Principal Global Investors, a $201 billion asset manager, sees its long-term growth coming from servicing AsiaÆs large, sophisticated institutional investors, says Jim Mccaughan, New York-based CEO.

ôThe demand we sense from Asian institutions is for income-based investments,ö he says, ôprimarily in fixed income and real estate. Investors in markets such as Japan and China want clarity in their sources of income. ThereÆs a lot of change going on in global credit markets, especially in structured finance.ö

Like many fund managers in the United States, Principal has developed expertise in managing collateral as American banks and other financial institutions securitise various assets to get them off the balance sheet.

But while most of these fund managers have since developed this business in Europe as well, Principal is aiming to develop this business in Asia. Its Singapore-based investment managers are building portfolios of securitised assets sold by regional financial institutions, which can be commingled and split into tranches of varying risk that a partner investment bank can sell.

ôA high-yield and leveraged-loan market has begun in East Asia,ö Mccaughan says. ôItÆs still small compared to the US but it will accelerate.ö

The firm is best known in America for managing defined-contribution 401(k) plans, but since 1999 it has developed the capability to run accounts for big institutions, and now claims to manage money for 10 of the top 25 largest pension funds in the US.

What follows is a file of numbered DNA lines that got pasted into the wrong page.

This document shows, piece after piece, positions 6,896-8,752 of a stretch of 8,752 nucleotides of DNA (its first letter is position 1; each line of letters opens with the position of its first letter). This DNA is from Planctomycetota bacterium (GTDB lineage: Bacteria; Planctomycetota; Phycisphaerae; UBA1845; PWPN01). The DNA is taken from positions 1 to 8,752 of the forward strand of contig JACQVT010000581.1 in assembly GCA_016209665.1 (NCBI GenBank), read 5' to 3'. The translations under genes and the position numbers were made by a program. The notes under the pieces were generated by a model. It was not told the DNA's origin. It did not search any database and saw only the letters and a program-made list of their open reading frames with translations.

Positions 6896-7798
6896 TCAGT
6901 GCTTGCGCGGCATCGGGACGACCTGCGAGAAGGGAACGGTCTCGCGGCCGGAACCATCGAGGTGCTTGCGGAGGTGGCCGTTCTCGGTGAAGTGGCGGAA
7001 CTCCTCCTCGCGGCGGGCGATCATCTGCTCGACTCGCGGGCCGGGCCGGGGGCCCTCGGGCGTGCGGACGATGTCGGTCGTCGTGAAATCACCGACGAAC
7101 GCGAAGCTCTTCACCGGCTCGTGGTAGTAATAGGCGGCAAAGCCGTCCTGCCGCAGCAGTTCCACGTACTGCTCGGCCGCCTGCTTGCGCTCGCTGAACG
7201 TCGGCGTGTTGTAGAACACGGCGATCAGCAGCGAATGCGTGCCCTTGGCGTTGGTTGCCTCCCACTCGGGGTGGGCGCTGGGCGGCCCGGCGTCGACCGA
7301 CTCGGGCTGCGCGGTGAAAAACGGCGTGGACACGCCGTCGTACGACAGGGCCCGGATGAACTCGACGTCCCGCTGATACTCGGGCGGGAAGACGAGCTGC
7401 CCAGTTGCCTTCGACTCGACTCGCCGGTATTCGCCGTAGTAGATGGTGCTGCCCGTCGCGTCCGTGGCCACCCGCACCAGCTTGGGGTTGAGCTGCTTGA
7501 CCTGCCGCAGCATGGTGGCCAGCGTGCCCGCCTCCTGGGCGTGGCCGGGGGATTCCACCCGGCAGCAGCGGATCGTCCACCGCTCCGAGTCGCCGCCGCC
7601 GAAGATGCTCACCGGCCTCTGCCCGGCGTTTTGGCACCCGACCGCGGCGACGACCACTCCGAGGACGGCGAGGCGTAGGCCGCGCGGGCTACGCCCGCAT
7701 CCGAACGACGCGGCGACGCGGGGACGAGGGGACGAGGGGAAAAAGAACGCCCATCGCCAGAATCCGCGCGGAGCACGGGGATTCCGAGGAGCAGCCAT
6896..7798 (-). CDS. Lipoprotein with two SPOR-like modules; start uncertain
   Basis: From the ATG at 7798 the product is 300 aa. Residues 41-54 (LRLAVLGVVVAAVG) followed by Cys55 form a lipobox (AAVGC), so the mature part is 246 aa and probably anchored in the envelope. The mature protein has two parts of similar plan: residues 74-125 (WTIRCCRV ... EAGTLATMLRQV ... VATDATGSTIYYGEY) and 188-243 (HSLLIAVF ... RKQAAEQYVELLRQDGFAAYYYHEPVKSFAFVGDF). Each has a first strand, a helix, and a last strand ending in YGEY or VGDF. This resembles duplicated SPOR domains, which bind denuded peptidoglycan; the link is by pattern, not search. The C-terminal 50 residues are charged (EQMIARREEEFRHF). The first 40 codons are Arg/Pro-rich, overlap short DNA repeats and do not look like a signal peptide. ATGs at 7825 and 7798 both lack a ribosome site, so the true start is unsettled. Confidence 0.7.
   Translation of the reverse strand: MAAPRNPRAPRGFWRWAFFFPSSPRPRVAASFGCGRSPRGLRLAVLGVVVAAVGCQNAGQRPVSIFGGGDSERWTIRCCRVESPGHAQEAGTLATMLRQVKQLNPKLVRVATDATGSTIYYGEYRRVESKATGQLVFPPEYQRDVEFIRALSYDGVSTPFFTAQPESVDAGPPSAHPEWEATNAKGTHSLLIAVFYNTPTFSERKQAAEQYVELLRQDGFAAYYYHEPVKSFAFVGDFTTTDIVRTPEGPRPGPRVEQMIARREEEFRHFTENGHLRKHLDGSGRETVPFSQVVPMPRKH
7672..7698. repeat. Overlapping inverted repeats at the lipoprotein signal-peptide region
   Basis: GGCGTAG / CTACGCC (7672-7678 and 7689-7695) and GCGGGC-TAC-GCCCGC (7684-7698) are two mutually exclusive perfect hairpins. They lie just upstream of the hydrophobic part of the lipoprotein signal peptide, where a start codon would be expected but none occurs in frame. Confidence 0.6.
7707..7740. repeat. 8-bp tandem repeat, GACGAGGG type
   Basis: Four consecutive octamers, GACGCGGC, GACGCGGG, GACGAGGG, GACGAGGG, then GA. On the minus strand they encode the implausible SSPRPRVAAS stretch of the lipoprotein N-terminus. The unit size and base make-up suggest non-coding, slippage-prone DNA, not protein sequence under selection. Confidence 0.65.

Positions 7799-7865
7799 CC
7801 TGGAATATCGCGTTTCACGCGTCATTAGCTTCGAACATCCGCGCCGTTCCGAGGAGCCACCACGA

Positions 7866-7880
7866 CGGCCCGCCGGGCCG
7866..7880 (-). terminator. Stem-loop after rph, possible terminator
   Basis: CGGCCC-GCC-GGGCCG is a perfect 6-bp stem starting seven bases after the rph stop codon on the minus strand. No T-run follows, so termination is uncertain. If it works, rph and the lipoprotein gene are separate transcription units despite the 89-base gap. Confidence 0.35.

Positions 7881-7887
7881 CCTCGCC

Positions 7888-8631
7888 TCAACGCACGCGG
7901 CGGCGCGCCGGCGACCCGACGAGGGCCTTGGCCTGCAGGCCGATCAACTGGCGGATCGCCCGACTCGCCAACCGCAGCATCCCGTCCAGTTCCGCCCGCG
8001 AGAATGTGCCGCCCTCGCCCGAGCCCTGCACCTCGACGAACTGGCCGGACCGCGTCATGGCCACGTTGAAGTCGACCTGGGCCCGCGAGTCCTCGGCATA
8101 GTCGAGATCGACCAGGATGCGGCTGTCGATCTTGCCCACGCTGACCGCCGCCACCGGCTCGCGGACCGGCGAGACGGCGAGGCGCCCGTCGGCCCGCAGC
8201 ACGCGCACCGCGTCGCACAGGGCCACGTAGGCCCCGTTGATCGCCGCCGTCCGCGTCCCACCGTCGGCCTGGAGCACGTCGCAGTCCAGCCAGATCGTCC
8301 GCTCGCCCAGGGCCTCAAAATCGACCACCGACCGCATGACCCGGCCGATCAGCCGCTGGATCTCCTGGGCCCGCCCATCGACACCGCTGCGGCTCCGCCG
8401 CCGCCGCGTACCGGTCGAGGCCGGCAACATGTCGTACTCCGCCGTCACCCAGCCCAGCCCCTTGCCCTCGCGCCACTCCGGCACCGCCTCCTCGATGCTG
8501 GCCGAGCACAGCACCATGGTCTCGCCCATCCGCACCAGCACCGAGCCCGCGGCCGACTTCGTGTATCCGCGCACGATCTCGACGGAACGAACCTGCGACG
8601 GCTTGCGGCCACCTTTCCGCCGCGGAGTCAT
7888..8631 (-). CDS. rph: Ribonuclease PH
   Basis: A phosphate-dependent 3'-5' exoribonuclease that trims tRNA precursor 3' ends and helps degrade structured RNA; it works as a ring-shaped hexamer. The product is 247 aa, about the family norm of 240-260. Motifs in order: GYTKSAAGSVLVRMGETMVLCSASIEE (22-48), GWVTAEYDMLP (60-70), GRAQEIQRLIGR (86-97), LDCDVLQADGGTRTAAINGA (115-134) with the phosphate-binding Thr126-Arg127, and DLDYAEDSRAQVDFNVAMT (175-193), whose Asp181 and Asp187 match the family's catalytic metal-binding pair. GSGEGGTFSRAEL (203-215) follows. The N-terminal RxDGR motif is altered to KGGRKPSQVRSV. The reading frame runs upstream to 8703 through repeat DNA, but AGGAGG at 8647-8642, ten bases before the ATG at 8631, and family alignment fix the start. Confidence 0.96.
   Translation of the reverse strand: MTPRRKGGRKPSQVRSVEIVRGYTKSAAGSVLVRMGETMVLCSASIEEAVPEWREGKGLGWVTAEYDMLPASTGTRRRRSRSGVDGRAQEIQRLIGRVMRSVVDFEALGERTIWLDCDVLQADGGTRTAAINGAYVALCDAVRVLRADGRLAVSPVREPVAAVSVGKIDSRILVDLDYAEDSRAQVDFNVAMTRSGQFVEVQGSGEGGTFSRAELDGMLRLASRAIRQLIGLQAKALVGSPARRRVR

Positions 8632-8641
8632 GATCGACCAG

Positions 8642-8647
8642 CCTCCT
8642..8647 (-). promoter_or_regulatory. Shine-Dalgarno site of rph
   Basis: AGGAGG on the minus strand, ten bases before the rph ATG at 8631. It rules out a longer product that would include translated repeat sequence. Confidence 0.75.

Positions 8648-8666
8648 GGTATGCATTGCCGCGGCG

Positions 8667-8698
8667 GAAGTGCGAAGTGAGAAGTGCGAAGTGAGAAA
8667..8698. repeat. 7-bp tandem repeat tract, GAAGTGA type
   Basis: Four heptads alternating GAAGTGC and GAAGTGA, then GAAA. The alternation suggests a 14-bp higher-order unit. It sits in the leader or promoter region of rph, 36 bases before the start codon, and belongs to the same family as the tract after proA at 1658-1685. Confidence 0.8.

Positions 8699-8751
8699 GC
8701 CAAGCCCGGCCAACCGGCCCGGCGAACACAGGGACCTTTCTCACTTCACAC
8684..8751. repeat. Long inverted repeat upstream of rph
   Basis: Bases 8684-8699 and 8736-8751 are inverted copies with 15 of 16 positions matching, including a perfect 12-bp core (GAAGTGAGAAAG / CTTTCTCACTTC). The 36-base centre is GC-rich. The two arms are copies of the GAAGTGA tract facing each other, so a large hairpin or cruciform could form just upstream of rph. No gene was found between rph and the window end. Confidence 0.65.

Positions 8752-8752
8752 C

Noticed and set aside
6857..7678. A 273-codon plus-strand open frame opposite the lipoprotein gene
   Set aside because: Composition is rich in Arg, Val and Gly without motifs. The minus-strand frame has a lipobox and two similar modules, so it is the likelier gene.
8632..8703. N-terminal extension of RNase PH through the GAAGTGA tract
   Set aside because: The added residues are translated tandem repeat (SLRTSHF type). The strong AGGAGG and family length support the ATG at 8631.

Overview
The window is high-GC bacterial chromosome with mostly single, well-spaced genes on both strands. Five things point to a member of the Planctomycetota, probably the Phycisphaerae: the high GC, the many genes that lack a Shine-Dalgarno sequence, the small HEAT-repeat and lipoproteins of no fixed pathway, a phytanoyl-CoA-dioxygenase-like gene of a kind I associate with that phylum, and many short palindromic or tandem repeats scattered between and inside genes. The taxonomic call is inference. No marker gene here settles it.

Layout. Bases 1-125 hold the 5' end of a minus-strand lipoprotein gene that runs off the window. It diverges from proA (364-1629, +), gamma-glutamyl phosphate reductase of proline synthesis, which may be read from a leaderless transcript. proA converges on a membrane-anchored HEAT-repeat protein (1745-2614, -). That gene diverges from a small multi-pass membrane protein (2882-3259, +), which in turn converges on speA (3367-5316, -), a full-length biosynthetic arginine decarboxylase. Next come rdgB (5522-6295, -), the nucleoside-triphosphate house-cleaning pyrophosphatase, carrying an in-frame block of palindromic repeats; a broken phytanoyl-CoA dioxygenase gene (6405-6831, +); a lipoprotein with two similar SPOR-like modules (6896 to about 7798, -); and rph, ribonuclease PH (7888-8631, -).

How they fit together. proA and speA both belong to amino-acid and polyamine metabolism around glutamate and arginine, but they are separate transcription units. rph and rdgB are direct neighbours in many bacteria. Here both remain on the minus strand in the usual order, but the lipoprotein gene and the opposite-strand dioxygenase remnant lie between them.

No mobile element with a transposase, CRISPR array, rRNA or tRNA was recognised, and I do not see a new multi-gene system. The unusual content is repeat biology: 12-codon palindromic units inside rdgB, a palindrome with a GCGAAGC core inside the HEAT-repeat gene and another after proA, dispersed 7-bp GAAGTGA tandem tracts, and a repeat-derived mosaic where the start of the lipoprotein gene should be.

It has a retail presence in Asia, including Hong Kong (including an MPF business), Maalaysia through a joint venture with CIMB, and China through a joint venture in funds with China Construction Bank. But two years ago it began developing an institutional team to develop business among AsiaÆs large pension funds and central banks, led now by Kirk West, managing director in Singapore.

The firm realises the competition is fierce and it has to prove itself, but it hopes to win over Asian investors through innovation and developing products to suit local needs, rather than try to export its US model.

The firm says it now competes successfully for business from Australian superannuation funds and other investors. It has developed an Aussie dollar-denominated global income fund that invests in high yield, asset-backed and mortgage-backed securities and preferred securities. It hedges out longer durations and aims to return 2-3% over cash with low volatility. The firm has also introduced global real-estate funds to that market which it says have sold well. Principal hopes to develop this sort of product for East Asian investors too.

Mccaughan says investors still get good value from fixed income. ôI donÆt think thereÆs a bubble in the fixed-income markets,ö he says, arguing that compressed yields are a function of excess liquidity, excess savings, and the demise of inflation thanks to global competition. He notes that spreads of 4-5% seem low today only in comparison to the late 1990s and early 2000s, but this period was an anomaly catalysed by the collapse of Long-Term Capital Management. ôSo must find out where you can get higher spreads,ö he says, adding the firm is a big player in AmericaÆs small but high-yielding preferred-securities market.